Writing with Mom

     I’m going to a writer’s conference in May. I went last year. It was a blast. You should come.

     I went alone last year. It was fun, but I wanted company this time. So I called my mom. That’s right, my mom. I can hear the snickers from all those cool guys who never brought their loci of identity inside.

     I feel bad for those cool guys. Because it’s never very fun to be cool. When you’re cool you can’t be yourself. When you’re cool, you can’t hang out with your mom. Because hanging out with your mom is decidedly uncool.

     I’ve wondered why. Why don’t people hang out with their parents? I mean, sure everyone gets together around holidays and stuff. But I go to coffee shops and conferences with my mom and I go camping and hiking with my dad. We hang out. We do stuff. Like buddies. I get the impression that other people don’t do those things with their parents.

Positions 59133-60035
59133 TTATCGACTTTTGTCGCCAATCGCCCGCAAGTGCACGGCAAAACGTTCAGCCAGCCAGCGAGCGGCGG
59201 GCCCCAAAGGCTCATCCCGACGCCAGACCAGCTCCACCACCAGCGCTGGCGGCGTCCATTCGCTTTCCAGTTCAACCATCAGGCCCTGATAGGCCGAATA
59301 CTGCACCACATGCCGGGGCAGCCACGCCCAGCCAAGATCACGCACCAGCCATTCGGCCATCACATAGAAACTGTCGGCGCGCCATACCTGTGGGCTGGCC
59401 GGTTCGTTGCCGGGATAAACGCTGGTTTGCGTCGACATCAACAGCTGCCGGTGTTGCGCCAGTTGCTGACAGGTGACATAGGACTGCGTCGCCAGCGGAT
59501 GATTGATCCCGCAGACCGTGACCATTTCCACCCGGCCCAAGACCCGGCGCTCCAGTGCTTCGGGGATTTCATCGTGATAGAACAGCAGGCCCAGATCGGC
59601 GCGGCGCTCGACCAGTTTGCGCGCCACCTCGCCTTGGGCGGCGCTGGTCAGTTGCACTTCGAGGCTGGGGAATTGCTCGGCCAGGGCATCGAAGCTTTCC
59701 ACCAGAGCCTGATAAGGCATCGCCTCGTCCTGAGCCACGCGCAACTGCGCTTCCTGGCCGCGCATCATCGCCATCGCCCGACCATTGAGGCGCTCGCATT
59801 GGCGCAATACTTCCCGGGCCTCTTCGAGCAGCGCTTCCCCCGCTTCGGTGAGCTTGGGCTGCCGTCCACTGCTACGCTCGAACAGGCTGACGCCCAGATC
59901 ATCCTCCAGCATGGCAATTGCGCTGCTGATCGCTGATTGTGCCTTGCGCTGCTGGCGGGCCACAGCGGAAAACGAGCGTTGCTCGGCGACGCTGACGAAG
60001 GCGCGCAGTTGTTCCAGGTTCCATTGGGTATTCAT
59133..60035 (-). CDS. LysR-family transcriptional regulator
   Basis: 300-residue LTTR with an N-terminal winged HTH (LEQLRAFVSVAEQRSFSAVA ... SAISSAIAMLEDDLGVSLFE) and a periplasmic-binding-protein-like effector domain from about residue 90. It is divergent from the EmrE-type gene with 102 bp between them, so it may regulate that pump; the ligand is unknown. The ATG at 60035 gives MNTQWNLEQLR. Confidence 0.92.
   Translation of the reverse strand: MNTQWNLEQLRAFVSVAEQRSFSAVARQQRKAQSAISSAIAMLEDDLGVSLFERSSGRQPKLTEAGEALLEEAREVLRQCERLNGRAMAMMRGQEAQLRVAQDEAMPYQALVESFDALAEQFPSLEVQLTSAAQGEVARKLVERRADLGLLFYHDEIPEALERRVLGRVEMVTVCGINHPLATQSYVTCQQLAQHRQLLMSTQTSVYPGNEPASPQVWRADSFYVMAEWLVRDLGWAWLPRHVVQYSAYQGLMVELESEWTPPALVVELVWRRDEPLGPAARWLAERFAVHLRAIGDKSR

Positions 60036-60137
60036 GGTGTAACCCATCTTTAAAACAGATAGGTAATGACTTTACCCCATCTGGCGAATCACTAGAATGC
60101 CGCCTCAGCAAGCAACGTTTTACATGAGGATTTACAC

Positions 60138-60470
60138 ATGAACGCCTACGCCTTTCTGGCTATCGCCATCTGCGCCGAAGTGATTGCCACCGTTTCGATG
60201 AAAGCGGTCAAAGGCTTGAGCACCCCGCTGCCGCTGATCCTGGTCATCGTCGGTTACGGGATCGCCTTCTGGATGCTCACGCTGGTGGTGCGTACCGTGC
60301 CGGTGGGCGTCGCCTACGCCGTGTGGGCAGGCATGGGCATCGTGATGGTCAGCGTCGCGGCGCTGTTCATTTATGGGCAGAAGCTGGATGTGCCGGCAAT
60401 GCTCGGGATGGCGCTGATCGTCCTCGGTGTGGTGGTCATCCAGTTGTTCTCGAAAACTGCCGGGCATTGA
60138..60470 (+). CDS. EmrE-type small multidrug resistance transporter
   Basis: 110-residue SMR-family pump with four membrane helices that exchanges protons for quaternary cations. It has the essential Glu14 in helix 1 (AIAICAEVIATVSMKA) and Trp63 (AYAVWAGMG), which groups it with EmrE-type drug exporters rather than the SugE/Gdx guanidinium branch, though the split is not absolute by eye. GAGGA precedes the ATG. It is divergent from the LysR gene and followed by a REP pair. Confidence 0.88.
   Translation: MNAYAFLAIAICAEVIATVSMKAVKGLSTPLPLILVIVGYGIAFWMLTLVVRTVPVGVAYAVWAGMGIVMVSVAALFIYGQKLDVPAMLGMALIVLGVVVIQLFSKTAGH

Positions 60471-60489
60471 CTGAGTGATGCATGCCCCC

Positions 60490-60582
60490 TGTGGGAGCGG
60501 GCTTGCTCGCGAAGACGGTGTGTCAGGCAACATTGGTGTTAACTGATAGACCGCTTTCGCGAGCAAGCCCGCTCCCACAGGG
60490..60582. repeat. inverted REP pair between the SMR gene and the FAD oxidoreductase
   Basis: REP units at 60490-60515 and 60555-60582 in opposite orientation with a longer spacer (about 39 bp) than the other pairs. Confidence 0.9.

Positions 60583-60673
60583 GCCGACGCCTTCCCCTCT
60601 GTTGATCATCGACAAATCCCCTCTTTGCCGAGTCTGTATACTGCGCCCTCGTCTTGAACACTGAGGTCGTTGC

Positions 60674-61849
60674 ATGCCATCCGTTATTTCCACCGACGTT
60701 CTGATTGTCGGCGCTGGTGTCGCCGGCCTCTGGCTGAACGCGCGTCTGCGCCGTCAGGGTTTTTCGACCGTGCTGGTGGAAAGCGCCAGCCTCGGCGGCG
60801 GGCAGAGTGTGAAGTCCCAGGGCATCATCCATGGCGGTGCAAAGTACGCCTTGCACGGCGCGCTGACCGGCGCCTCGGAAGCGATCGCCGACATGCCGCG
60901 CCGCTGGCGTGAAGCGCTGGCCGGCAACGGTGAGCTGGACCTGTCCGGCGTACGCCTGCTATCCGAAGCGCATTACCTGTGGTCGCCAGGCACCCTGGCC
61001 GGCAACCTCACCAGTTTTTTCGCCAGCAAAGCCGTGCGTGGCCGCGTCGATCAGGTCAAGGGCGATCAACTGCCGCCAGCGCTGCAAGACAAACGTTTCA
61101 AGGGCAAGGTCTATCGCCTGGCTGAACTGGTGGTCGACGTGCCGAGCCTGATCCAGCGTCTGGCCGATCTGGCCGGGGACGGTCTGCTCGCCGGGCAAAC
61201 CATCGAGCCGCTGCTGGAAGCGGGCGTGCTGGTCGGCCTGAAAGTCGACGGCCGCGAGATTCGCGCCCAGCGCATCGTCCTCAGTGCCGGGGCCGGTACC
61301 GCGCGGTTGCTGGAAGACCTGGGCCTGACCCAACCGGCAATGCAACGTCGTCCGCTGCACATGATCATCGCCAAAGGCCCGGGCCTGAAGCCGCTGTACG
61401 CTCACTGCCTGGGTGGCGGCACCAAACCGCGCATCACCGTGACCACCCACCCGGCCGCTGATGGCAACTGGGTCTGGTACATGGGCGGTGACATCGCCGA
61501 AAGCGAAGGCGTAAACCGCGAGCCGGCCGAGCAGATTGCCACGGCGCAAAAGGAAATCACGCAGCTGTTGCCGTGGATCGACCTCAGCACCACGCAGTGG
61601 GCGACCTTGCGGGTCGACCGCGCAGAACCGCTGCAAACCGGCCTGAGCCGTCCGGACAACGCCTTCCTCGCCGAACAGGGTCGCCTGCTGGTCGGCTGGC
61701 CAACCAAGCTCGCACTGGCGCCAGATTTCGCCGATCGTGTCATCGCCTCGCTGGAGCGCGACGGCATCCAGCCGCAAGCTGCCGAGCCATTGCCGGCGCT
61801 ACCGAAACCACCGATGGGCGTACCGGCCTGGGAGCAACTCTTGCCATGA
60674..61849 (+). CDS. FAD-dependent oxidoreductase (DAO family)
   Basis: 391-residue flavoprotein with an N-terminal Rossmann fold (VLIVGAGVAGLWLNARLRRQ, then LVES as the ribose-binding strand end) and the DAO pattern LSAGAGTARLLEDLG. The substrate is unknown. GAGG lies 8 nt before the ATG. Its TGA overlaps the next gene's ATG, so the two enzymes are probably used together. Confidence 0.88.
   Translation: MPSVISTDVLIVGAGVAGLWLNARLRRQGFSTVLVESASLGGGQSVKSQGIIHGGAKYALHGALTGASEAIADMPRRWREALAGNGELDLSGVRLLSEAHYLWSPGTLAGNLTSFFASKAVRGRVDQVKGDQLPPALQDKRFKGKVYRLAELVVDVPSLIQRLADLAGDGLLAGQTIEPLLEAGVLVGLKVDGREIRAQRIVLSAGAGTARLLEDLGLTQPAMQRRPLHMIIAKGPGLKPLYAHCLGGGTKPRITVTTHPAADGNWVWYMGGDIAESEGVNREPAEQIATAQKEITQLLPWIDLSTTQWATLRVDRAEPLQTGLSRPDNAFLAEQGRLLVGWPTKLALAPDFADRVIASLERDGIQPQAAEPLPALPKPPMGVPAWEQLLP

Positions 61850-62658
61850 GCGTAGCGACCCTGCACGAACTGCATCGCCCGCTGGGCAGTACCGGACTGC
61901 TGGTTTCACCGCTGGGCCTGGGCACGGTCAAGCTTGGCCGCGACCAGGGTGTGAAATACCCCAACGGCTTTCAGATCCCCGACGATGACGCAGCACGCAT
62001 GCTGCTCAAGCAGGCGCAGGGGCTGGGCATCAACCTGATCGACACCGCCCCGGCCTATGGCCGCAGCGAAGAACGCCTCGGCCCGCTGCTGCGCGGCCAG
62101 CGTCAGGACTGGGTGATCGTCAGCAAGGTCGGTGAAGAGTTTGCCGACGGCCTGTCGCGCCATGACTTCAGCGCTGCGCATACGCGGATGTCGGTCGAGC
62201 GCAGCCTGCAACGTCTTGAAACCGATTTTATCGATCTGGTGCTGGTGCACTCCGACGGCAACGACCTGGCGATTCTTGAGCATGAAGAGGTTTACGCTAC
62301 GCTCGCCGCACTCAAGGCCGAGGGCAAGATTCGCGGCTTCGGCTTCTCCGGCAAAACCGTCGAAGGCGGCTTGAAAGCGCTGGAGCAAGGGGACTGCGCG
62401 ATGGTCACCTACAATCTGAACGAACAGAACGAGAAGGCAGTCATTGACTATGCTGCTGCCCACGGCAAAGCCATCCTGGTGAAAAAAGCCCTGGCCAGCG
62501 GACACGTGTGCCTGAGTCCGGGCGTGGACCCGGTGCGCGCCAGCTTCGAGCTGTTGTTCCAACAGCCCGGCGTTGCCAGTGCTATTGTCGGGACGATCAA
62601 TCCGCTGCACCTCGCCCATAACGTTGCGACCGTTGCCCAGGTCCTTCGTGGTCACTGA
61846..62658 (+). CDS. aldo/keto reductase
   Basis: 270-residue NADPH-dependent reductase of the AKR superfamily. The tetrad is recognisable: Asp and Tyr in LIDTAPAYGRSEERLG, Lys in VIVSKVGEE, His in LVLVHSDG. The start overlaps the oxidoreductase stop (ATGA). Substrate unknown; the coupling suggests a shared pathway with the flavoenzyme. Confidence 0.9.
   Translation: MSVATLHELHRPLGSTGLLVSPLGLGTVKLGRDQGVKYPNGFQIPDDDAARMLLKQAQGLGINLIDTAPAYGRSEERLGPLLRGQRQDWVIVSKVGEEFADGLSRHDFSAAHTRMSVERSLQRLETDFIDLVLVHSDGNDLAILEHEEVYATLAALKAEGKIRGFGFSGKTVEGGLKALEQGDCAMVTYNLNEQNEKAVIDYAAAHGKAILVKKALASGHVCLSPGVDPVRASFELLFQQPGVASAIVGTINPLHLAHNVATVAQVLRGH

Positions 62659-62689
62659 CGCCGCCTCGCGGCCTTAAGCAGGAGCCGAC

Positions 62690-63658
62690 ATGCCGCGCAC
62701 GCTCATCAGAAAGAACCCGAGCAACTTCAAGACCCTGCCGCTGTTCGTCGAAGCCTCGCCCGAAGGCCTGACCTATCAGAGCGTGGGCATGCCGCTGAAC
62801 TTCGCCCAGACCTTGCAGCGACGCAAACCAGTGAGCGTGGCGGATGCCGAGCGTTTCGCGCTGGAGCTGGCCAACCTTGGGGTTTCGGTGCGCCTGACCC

I can’t say for sure, because I’ve only had one set of parents, but I think mine are just generally more fun than most. My mom is into literature and geocaching and fiction. My dad is into computers and film and outdoorsy stuff. It’s just fun to be with them. And I think that all us siblings feel the same way.

     Remember that time when all the kids were trying to get to Jesus and the oh-so-serious bystanders were trying to stop them? Ever wonder why the kids were trying to get to Jesus? Do you suppose they were thinking, ‘Hey! This is a great teacher who comes bearing the message of light and love.’? Naw. There’s only two ways to get a kid to come to you. One is candy, and I doubt Jesus had much. The other is fun. Jesus must have been fun.

     So after looking at Jesus and my parents, I realize that it’s wildly important that my kids think I’m fun. So I’ll play DDR 2 with my son (though I guess I’d play that even if I didn’t have kids). I’ll colour pictures with my daughter. I’ll build a snow fort. I’ll wrestle on the ground. I’ll stand in the frozen park across the road watching my kids play on the monkey bars. Whatever it takes to make it so that when my kids are 29 and they want to go to a writer’s conference or a weekend trip, they invite me. Whatever it takes.